MPF - Transmeta unveils low-power processor
- 16 October, 2003 00:24
SAN JOSE, CALIFORNIA (10/15/2003) - Transmeta Corp. has unveiled its low-power Efficeon TM 8000 processor, a chip the company claims can rival Intel Corp.'s power-saving Pentium M CPUs. While announcing the Efficeon at the Microprocessor Forum in San Jose, California, Tuesday, Transmeta also released benchmarks showing its chip outperforming Intel's lowest-power Pentium M.
"Efficeon is a major leap forward in performance for Transmeta," said Dave Ditzel, vice chairman and chief technology officer of Transmeta, at the introduction. He backed up his statement with a series of benchmarks showing the new 1100-MHz chip outperforming Intel's 900-MHz Pentium M.
Transmeta caused a stir when it launched Crusoe in 2000, and loudly announced its intentions to give Intel a run for its money.
The original Crusoe chips did save power, but underperformed the competition--often dramatically.
Transmeta is confident customers will be pleased with Efficeon's performance, and expects the chip will succeed in the thin-and-light notebook market, where Crusoe now resides. The company also sees the new CPU reaching into other product areas, Ditzel said. Transmeta expects vendors to use the new Efficeon processors in full-size notebooks, fan-less desktop systems, and blade servers.
The company plans to ship 1-GHz, 1.1-GHz, 1.2-GHz, and 1.3-GHz Efficeon chips based on its .13-micron process before the end of the year. It expects to ship chips based on a .09-micron process, running at up to 2 GHz, before the end of 2004. The company did not announce specific launch pricing, but indicted that Efficeon chips will sell in the US$100 range.
With Efficeon, Transmeta has effectively started over, creating a new, smaller silicon chip, as well as new software to support it, Ditzel said. New hardware features of the processor include a 1MB L2 cache, an integrated DDR400 memory interface, integrated HyperTransport interface, and a new AGP graphics interface.
Crusoe did not support AGP, which forced notebook vendors to use the much slower PCI bus. Support for AGP 4X means future Efficeon notebooks can use standard graphics processors, Ditzel said.
The new HyperTransport bus, developed in cooperation with AMD, offers 1.6GB-per-second throughput, he added.
Chief among the chip's new micro-architecture improvements is the capability to process eight instructions per clock cycle, up from four for the Crusoe and most standard processors, he said. That leads to twice the Instruction Level parallelism of existing chips.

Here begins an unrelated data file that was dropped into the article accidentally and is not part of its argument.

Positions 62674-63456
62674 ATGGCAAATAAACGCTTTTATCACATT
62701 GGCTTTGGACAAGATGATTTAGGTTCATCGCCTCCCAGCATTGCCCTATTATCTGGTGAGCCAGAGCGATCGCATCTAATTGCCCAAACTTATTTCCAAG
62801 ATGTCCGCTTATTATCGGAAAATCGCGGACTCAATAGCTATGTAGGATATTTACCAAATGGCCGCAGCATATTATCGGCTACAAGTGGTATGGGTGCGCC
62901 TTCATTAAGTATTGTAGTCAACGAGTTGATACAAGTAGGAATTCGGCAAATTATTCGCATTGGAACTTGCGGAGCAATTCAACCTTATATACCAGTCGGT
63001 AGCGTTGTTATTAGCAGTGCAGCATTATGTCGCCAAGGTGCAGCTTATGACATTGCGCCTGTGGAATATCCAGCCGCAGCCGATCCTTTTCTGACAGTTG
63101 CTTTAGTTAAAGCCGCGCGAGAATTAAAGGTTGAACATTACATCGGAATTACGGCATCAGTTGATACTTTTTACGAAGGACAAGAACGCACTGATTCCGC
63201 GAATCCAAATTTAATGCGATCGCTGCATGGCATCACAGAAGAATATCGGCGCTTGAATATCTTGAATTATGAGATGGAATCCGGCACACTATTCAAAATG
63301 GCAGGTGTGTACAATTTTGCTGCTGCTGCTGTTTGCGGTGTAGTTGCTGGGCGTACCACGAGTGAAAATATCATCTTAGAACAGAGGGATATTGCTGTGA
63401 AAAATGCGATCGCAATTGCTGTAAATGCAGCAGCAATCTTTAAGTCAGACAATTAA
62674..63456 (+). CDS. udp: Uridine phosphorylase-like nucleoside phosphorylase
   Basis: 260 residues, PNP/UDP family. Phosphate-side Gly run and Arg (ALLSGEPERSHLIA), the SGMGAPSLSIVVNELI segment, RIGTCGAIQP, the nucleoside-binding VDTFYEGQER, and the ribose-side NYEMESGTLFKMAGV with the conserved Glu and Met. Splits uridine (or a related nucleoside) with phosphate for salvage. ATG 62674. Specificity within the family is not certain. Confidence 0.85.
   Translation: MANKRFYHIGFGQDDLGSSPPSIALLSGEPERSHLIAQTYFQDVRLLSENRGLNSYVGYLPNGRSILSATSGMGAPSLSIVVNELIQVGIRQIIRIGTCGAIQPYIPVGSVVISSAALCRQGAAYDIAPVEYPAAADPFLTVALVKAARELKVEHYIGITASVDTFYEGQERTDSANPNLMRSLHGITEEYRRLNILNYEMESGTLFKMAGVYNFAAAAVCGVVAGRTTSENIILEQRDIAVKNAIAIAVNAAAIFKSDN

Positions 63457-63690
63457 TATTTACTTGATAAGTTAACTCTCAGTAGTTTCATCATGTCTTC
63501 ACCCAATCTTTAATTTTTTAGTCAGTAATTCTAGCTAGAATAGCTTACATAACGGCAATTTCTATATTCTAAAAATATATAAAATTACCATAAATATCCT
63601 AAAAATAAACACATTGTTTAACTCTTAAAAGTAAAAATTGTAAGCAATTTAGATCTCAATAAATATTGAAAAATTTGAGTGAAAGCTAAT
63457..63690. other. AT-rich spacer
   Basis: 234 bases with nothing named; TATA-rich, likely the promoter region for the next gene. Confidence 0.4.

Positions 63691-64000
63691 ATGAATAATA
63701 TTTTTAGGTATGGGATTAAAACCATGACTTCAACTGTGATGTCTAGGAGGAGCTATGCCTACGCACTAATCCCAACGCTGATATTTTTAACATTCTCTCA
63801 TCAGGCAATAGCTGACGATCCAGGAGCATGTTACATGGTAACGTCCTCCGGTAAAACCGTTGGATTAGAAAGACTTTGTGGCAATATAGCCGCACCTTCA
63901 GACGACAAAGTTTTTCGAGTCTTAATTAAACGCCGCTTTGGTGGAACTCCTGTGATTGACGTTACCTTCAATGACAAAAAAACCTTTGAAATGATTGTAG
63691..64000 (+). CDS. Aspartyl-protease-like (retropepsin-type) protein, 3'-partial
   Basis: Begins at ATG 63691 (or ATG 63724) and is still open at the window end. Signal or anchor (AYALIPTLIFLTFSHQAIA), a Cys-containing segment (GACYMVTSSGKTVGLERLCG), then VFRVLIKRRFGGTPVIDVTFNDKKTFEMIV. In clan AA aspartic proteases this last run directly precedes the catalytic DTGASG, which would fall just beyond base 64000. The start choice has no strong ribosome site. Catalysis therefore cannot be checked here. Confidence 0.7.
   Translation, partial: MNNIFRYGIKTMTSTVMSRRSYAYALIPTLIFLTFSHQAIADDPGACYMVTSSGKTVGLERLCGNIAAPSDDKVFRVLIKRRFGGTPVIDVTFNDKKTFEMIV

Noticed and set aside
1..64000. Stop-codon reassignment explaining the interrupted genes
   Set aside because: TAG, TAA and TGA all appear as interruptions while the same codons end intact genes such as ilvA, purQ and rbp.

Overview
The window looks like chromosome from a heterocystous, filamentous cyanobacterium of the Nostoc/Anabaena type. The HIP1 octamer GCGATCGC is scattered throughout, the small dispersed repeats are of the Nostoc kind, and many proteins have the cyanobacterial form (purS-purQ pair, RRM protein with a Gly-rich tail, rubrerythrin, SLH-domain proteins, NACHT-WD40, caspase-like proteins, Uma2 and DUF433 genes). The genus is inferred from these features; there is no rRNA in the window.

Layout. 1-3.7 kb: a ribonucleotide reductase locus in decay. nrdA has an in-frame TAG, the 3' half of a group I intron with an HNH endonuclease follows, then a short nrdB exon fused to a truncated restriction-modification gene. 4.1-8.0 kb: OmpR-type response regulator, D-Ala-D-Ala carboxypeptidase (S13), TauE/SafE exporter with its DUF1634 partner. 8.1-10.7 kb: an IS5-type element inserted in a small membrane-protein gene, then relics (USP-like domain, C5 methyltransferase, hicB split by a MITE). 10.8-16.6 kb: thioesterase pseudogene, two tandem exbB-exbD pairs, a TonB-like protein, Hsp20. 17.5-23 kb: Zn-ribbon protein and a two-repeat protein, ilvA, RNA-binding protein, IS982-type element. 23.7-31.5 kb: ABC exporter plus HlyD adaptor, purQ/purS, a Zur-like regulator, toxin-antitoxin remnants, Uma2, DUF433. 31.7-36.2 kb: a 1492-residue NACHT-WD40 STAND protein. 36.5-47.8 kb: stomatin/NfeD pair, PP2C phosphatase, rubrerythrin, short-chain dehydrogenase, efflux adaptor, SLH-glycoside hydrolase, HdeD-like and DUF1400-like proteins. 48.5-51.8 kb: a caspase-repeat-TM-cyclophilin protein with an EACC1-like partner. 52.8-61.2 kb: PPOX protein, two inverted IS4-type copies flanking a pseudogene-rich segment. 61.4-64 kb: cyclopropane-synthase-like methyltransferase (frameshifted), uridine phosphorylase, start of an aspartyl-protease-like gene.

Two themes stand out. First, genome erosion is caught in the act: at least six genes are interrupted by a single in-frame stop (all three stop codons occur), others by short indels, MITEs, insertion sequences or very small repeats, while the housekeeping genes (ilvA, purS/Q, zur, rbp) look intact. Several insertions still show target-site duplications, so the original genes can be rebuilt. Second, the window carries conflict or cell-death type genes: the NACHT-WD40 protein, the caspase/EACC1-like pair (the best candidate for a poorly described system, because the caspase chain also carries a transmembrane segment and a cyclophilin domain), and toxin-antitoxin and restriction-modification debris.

To accommodate those eight 32-bit instructions, Transmeta also improved its code-morphing software, Ditzel said. This software makes Transmeta's chips compatible with other processors, allowing them to run any software that an Intel chip can process. Transmeta uses the code-morphing software because it enables the company to create a chip that requires fewer transistors, which means it needs less power.
As a result, Transmeta's 1100-MHz Efficeon uses just 7 watts, the same amount of power Intel's 900-MHz Pentium M requires, he said. And the Transmeta chip uses significantly less power than the Intel product when idle.
A New LongRun
Transmeta has also revamped its LongRun software, which dynamically alters the processor's voltage and speed to save power. The new version, LongRun2, won't ship with the new Efficeon chips, but should be available next year, Ditzel said.
The new software takes on a processor issue that other vendors have failed to tackle: power leakage. This is the power used, and lost, by a transistor even when it's not active.
"Leakage is a big problem, and so far there have been very few satisfactory answers," Ditzel said. "Leakage problems could be the limiter to Moore's Law if we don't find a solution." Moore's Law refers to an observation by Intel cofounder Gordon Moore that the number of transistors per inch on integrated circuits would double every year for the foreseeable future.
LongRun2 deals with transistor leakage by dynamically dropping the amount of power running through a transistor, effectively controlling leakage when the transistor is running and when it is idle.
While LongRun2 won't be available until later, all Efficeon chips have the necessary hardware to run the software, Ditzel said.